Bushfires and drought, but Canberra just had another (failed) leadership spill

Bushfires and drought, but Canberra just had another (failed) leadership spill

leadership spill
It was on, again. For the umpteenth time in Australia. The top job in Australia was contested, behind closed doors this morning.

While you were busy starting your work day, leaving the school pick-up run or doing whatever it is you do just after 9am on a Tuesday morning, Prime Minister Malcolm Turnbull and Peter Dutton both battled it out to keep or take the leadership of the Liberal Party, and therefore the prime ministership of Australia.

As one woman I share an office with stated upon immediately hearing the news: “I am so over this”.

Much of Australia is. And I dare suggest a good chunk would be sickened by the idea of Prime Minister Peter Dutton.

So they may take little comfort from the fact Dutton was just short of a dozen or so votes from being Australia’s PM. He lost the spill 48 to 35.

Although there’s some consolation in the fact Dutton has now resigned from the Cabinet.

The spill was called by Turnbull following days of pressure and backdowns over his National Energy Guarantee. Peter Dutton put up his hand to take the prime minister on.

Should Dutton have won, it would have meant that once again, no sitting prime minister since John Howard lost the election in 2007, would have gone on to serve a full term.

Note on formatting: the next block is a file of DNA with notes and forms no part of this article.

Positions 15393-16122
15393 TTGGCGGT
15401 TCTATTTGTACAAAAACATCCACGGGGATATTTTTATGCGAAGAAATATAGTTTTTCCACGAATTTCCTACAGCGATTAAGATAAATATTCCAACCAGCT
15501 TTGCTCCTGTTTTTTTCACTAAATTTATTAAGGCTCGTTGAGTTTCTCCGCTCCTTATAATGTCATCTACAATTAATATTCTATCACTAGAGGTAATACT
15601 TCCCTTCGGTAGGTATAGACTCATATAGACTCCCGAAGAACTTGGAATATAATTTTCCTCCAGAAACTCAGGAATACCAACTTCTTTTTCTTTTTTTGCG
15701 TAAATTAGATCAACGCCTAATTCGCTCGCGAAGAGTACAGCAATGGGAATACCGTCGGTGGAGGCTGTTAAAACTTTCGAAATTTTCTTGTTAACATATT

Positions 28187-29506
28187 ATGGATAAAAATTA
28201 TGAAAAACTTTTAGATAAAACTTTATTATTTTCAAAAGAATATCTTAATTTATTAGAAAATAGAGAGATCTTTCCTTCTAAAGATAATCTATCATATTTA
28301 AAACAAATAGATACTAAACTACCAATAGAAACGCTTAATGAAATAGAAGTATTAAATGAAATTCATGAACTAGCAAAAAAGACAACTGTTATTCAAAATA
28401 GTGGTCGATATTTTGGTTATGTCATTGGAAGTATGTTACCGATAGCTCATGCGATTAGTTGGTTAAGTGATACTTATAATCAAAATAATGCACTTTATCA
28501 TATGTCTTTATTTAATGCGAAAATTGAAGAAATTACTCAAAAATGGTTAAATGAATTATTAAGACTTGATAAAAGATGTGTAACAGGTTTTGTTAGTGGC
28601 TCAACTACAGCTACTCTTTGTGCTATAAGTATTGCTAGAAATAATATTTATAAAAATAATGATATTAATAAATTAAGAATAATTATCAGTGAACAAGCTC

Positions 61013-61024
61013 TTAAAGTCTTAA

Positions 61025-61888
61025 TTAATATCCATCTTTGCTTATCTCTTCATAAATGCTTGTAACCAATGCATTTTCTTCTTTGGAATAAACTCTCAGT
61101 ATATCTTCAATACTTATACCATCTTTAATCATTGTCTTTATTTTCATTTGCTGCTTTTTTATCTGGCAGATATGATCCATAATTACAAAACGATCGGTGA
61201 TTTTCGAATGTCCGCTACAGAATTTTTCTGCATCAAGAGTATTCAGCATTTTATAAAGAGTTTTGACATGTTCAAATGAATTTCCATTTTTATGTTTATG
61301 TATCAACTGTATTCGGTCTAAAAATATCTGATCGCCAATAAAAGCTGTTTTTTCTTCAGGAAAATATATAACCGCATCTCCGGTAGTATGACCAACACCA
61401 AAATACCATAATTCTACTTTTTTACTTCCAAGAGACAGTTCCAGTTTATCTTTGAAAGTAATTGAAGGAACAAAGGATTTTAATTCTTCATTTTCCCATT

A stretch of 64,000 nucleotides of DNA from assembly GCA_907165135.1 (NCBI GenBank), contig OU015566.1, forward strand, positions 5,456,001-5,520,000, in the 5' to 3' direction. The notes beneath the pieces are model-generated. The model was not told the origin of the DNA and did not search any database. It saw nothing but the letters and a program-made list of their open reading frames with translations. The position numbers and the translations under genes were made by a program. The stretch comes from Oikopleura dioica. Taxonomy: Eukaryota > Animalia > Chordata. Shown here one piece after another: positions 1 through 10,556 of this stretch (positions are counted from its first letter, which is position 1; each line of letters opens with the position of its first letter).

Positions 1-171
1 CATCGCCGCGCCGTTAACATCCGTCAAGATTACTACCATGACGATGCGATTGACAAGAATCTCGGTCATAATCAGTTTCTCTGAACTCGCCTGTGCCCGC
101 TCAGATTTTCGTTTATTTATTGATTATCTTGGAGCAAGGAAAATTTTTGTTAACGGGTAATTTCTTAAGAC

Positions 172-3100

Now would be a good time to remind ourselves — and our politicians — of what else is going on in Australia and elsewhere.

It’s still Winter, and bushfires are taking lives and homes across parts of Australia. NSW is now 100% in drought, with the livelihoods of farmers are being destroyed in the process.

Parts of Europe have just sweated through its hottest summer on record, with record heatwaves recorded everywhere from Japan to Canada. The frequency of natural disasters is accelerating, and predicted to further do so in the coming years.

The climate change threat is real and happening right now.

But our Government is still debating and fighting — sniping and backstabbing — over whether or not we should commit to doing something about it. Even the smallest of things, as was outlined in Turnbull’s pretty pathetic policy to legislate on carbon-reduction targets, becomes a tinderbox for fighting over ideology in the Coalition.

And once again the issue of energy policy and climate change was the one that ignited a coup against a sitting prime minister.

The Turnbull Government survives another day (or is it a few more hours?). But it may still not survive until the election.

Meanwhile, Australia has a dangerous and unpredictable summer to look forward to.

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